Well David, it actually took us quite some time to raise the money for the film. We thought it would be easy. But it was rather challenging reaching the Star Trek audience, particularly the older demographic audience who are not that aware of Social Media and things like Kickstarter. So we had to really hustle. We thought we would raise it early on in the campaign but it actually didn’t happen until the last three days. I had to do a lot of press and a lot of outreach. We asked a lot of people including Bill Shatner (William Shatner) and George Takei to help us with their social media to get the word out. That really helped immensely.

It was a nail biter for a while, we didn’t realise we could make the goal and with Kickstarter, if you don’t make the goal, you don’t get a single cent. It’s amazing because the Kickstarter funding is only a 30-day campaign, but we were lucky that almost 10,000 fans stepped up to the plate and we could start the production of the film not long after that. I am so grateful to everyone and to all the fans that helped us.

On a lighter note, there has always been this silly feud between Star Trek and Star Wars. Did you and your Dad like Star Wars?

Oh yeah! There was an interview with my Dad that’s not in the film, where he talked about how impressed he was with Star Wars, how well it was made, written, produced and executed. I saw it myself when I was in New York and we both felt the same way and were so impressed with the work that George Lucas had created.

The interesting thing was in 1977 when Star Wars was released, my dad felt certain he was about to get a call from Paramount Pictures because he believed that Paramount would see the tremendous reaction to Star Wars and wanted to act on it. In-fact we had a really good friend say to us that he was now a Star Wars fan because he had waited so long for a Star Trek film and it had never happened. So my dad had a premonition he would be getting a call from Paramount about doing a Star Trek film and sure enough that is exactly what happened. (Star Trek: The Motion Picture was released in 1979).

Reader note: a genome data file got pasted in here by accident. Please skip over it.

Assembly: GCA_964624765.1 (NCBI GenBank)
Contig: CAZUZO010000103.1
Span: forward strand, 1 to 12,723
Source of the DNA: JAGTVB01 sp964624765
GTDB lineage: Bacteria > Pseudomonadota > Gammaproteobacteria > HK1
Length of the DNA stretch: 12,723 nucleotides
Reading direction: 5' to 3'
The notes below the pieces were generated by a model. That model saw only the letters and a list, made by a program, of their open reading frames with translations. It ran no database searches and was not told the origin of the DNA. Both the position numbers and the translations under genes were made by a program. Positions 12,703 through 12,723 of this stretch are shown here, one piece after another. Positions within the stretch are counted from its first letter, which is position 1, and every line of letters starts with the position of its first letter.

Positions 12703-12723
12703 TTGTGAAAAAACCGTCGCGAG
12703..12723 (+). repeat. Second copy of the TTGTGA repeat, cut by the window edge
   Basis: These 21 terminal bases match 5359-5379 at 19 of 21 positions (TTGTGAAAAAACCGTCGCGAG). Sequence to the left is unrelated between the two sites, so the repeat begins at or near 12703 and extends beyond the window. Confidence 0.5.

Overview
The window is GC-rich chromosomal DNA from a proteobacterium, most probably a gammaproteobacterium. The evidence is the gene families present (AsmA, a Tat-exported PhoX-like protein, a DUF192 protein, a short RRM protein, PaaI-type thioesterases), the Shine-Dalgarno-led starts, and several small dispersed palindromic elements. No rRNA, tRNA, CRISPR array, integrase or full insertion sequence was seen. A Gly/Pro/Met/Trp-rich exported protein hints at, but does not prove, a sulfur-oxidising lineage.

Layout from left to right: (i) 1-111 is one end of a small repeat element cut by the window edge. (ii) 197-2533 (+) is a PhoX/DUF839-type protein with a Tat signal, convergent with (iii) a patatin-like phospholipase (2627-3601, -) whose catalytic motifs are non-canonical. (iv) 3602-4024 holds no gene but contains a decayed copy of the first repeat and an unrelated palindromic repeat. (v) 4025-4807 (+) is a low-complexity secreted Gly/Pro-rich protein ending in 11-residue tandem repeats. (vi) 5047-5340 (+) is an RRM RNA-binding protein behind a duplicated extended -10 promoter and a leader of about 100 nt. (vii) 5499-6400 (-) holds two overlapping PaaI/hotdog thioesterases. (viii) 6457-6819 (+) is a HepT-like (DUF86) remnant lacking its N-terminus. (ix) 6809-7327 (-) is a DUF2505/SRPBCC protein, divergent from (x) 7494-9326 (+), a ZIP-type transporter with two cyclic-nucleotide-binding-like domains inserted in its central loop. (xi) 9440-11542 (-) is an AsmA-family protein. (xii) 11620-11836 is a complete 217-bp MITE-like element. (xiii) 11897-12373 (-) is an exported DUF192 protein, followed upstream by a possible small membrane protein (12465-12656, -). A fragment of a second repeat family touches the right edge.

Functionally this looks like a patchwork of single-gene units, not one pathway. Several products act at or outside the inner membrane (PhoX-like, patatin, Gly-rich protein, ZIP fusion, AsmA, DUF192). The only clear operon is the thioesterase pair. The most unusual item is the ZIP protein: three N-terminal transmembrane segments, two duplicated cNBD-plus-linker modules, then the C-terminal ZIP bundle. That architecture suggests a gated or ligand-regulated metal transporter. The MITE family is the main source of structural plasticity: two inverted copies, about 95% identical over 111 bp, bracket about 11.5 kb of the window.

Do you have any favourite TV shows at the moment?

I absolutely loved Stranger Things, who doesn’t? It was phenomenal. Other than that I am binge watching all seasons of Game of Thrones finally, fan of that show now. Not much else really right now. So much on with all the great shows available now.

Favourite Movies?

That is a good question. I love films like Guardians of the Galaxy and Galaxy Quest. I love films like that because they take the genre we all love and turn it around and show us the lighter side of science fiction.

Thank you for your time and again congratulations on such a great documentary and insight to your wonderful father Leonard Nimoy.

Thank you for your time and I really appreciate it. I believe we will be down in Australia soon as the film will released in some theatres and will be showing at a film festival soon. So hopefully the fans will get to see it in the theatre or, if not they can purchase it and download it from all the store links that are available. Thanks so much David.


For The Love of Spock will be screening at The 2016 Sci-Fi Film Festival, which runs from October 19-23 at The Ritz Cinema, Randwick. For more on For The Love of Spock and to buy tickets, head to the official site HERE.

For The Love of Spock is also available for purchase through ITunes and Google Play Store.